Impact on maternal parenting stress of receipt of genetic information regarding risk of diabetes in newborn infants

Am J Med Genet. 1999 Sep 17;86(3):219-26. doi: 10.1002/(sici)1096-8628(19990917)86:3<219::aid-ajmg5>;2-7.


Our objective was to investigate whether notification of high-risk status for type 1 diabetes in newborn infants results in an increased maternal-parenting stress level when compared with notification of low-risk status for type 1 diabetes. Maternal parenting stress level was assessed at 5-7 weeks postpartum (baseline) and was reassessed 4-5 months after parents were informed of their newborn infants' genetic screening results (follow-up). Parenting stress level was measured using the total stress score (TSS) of the Parenting Stress Index/Short Form. The outcome variable, change in TSS, was calculated by subtracting the baseline TSS from the follow-up TSS. Demographic variables such as maternal race, maternal age, maternal education level, maternal marital status, child's birth order, and total family income were assessed through a structured phone interview at the time of baseline assessment. The risk factor of interest was the child's human leukocyte antigen (HLA) status for type 1 diabetes, i.e., whether child was at a high or moderate (combined into "high") genetic risk or at a low genetic risk for type 1 diabetes. A sample of 88 mothers (23 with a high-risk child and 65 with a low-risk child) was evaluated. Baseline median TSSs were 65 and 74 for mothers of low-risk infants and mothers of high-risk infants, respectively. Both groups' median TSS decreased between baseline and follow-up. No significant differences were found between change in TSS and maternal age, race, education level, marital status, total family income, or child's birth order. Although the median decrease in TSS was smaller in mothers with a high-risk child when compared with mothers of a low-risk child, this difference was not statistically significant. We did not find an association between newborn's HLA status and change in maternal TSS. The results of this study suggest that notification of high-risk status for type 1 diabetes in newborn infants may not result in an increased level of parenting stress among mothers.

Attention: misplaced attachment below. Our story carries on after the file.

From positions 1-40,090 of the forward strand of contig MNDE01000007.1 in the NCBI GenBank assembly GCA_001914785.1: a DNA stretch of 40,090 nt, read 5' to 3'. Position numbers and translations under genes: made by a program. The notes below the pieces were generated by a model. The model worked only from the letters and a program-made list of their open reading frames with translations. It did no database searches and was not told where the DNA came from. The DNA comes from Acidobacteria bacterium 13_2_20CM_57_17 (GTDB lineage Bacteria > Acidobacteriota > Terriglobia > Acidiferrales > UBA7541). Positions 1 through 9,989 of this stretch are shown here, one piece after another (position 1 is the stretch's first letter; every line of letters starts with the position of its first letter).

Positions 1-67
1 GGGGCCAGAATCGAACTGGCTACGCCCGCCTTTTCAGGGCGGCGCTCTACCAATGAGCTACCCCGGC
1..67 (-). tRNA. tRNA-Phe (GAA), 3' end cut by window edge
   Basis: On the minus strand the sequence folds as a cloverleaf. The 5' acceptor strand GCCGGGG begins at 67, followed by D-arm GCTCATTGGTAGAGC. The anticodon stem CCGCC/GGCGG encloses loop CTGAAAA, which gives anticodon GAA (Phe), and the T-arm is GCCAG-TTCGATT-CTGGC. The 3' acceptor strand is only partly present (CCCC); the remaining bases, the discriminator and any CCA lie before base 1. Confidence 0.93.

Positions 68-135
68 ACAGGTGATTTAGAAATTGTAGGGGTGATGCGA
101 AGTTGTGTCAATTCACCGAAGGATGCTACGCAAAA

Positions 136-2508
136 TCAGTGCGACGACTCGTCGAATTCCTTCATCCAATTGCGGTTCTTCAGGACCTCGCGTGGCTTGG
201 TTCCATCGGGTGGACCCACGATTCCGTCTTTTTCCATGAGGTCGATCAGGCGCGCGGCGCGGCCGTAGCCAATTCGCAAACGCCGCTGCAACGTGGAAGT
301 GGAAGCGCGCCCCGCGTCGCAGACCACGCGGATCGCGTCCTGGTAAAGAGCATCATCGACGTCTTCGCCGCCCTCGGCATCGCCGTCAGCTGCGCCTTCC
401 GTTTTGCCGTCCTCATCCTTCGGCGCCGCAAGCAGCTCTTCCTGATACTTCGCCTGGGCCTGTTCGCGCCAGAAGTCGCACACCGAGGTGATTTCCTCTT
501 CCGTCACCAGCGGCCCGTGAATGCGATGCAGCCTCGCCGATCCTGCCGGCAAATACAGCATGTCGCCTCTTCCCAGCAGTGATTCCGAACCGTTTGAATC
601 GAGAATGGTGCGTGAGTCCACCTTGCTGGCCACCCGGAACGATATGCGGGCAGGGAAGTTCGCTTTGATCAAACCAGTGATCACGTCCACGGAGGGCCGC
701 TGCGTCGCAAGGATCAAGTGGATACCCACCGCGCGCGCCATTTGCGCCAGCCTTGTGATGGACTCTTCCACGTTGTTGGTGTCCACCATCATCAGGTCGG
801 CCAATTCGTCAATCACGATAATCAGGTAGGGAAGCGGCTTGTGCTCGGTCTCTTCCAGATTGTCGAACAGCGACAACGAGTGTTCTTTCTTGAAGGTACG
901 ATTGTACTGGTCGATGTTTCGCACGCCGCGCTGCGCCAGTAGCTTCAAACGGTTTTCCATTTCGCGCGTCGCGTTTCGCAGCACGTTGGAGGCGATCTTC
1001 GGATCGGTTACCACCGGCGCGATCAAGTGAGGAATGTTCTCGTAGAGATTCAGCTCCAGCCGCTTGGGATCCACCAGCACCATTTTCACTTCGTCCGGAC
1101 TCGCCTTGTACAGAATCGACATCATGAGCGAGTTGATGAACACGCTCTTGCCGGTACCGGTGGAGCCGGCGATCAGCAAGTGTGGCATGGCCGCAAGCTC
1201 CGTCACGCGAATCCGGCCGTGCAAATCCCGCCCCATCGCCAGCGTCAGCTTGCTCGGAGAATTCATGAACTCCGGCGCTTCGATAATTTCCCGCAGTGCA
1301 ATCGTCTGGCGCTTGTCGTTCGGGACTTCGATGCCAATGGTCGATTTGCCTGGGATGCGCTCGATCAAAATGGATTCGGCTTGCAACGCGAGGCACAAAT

Publication types

  • Research Support, Non-U.S. Gov't
  • Research Support, U.S. Gov't, P.H.S.

MeSH terms

  • Adult
  • Diabetes Mellitus, Type 1 / genetics*
  • Diabetes Mellitus, Type 1 / immunology
  • Diabetes Mellitus, Type 1 / psychology*
  • Female
  • Follow-Up Studies
  • Genetic Counseling
  • Genetic Testing*
  • HLA Antigens / genetics
  • Humans
  • Infant
  • Infant, Newborn
  • Male
  • Maternal Behavior*
  • Risk Factors
  • Stress, Psychological*
  • Surveys and Questionnaires


  • HLA Antigens